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19 Dec 2023Street-scale pollution maps for Ireland now available

Results from CERC's modelling of street-scale air pollution in Ireland have been published as part of the Irish Environmental Protection Agency (EPA) report 'Air quality in Ireland 2022'. The full CERC report with high-resolution maps for a wider range of regulated air pollutants is also available. The predicted concentrations were evaluated with measured concentrations with generally good performance for both years at all site types, meeting the FAIRMODE model quality objectives. Modelled concentrations were compared to current Irish air quality standards air quality standards, with exceedances generally associated with the major road network. Most of Ireland meets the World Health Organisation (WHO) guideline for annual average NO2 concentrations, with exceedences in urban areas, while a substantial proportion of Ireland does not meet the lowest guideline for annual average PM2.5 concentrations.

CERC were commissioned by the Irish EPA to provide street-scale modelling of Ireland for 2018 and 2019. This used the Multi-model Air Quality System (MAQS) coupled system (developed by CERC) to link regional scale hourly pollution predictions from the EMEP model with local ADMS-Urban modelling. The UK Centre for Ecology & Hydrology (UK CEH) ran the WRF mesoscale meteorological model and EMEP chemical transport model with 1 km horizontal grid resolution over Ireland. CERC carried out detailed road traffic emissions calculations in EMIT based on traffic flow data supplied by the National Transport Authority (NTA) and Transport Infrastructure Ireland (TII). Gridded emissions from non-traffic sources were obtained from the MapEire inventory.

Street canyon effects on dispersion were included in major urban areas. Three major road tunnels were also included in the modelling using the ADMS-Urban tunnels module, with high concentrations noticeable around the portals of the Dublin Port tunnel. The model output is at hourly temporal resolution and irregular spatial resolution. The MAQS PostProcessor utility was used to calculate annual average and high percentile hourly concentrations on regular grids for plotting, at 20 m resolution for whole country maps and 5 m resolution for individual cities.

The 2019 mapped concentrations were uploaded to the recent FAIRMODE composite mapping exercise, which combines and assesses modelling results for different parts of Europe. Preliminary results from this exercise were presented in October 2023, with CERC's modelling results showing good performance in the 'high resolution, unassimilated' category. Presentations describing the Irish emissions inventory development and coupled system modelling were given by CERC at the 2023 ADMS-Urban and ADMS-Roads User Group Meeting.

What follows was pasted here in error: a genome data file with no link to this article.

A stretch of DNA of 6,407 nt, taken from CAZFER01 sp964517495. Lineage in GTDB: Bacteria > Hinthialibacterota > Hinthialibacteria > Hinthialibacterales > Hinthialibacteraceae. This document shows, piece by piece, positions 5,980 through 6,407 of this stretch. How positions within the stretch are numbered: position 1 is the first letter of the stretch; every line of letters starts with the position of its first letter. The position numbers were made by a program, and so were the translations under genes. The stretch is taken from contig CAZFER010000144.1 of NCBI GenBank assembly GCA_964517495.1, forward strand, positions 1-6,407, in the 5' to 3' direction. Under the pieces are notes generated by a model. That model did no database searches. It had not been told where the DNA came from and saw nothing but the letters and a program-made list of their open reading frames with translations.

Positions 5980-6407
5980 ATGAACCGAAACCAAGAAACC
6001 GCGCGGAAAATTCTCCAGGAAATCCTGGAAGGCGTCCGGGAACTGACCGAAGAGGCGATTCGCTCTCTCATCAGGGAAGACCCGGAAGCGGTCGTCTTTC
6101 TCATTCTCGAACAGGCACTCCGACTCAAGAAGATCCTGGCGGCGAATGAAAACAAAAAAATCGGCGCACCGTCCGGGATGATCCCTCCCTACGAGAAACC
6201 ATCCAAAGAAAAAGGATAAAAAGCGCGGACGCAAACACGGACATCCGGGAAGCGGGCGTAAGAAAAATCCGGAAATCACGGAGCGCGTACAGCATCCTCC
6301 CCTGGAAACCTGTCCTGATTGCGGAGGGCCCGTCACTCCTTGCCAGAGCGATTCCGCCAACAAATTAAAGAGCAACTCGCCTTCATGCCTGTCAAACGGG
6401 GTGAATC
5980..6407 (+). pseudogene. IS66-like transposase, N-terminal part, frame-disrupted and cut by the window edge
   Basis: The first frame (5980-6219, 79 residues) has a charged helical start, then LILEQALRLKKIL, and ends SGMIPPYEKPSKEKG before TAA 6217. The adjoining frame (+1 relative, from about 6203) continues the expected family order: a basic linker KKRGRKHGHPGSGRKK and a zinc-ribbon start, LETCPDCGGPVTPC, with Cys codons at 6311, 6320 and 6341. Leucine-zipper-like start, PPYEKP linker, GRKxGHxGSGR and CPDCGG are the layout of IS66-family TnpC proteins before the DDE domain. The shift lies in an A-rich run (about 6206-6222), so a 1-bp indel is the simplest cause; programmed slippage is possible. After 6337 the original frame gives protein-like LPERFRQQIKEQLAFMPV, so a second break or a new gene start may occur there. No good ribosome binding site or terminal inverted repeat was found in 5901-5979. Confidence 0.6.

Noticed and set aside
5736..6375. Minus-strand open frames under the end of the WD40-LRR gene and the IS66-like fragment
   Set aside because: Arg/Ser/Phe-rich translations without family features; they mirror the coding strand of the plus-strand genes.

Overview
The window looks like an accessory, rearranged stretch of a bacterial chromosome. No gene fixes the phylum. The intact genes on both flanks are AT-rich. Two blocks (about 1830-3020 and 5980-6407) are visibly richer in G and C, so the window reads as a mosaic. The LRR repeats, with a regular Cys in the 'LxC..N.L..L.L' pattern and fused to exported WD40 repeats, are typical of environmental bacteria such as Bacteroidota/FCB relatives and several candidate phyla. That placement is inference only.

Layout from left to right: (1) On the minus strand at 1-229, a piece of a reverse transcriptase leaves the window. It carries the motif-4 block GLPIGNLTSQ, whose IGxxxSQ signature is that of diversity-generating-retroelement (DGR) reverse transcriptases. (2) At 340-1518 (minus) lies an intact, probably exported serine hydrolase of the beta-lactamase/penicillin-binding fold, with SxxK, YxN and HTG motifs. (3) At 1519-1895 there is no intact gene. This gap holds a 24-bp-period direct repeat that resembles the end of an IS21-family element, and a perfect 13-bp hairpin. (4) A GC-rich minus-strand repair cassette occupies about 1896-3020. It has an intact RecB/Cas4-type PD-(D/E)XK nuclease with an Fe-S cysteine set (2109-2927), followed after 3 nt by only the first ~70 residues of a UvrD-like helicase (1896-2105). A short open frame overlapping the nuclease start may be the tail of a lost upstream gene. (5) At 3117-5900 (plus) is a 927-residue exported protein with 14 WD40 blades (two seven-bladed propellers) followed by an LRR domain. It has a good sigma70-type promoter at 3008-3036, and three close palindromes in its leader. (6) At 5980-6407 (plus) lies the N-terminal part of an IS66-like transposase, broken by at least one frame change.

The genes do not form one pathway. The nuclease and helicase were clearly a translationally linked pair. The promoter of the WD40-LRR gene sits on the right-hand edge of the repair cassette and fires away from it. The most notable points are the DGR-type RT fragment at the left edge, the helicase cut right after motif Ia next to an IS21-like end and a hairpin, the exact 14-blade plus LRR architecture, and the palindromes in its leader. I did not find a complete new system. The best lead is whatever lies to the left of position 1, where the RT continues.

18 Dec 2023Review of methods for monitoring and modelling air quality

CERC recently contributed modelling expertise to a comprehensive Environment Agency (EA) report that reviewed methods for air quality monitoring and modelling, and their integration. The report examines both well-established techniques already employed by the EA, such as Gaussian plume dispersion for air quality modelling, and emerging technologies, such as data assimilation and machine learning for integration. Factors such as spatial-temporal resolution, cost considerations, the maturity of the technique, and requisite user expertise are evaluated. The report provides practical recommendations on the suitability of different air quality assessment techniques for EA requirements, including their regulatory responsibilities.

The report is a significant collaborative effort engaging experts across governmental, industrial and academic sectors, with specialist knowledge in emission measurements, air quality measurements, and modelling – many thanks to AQC, Aether and all involved! It offers valuable insight for those interested in the rapidly evolving landscape of air quality techniques.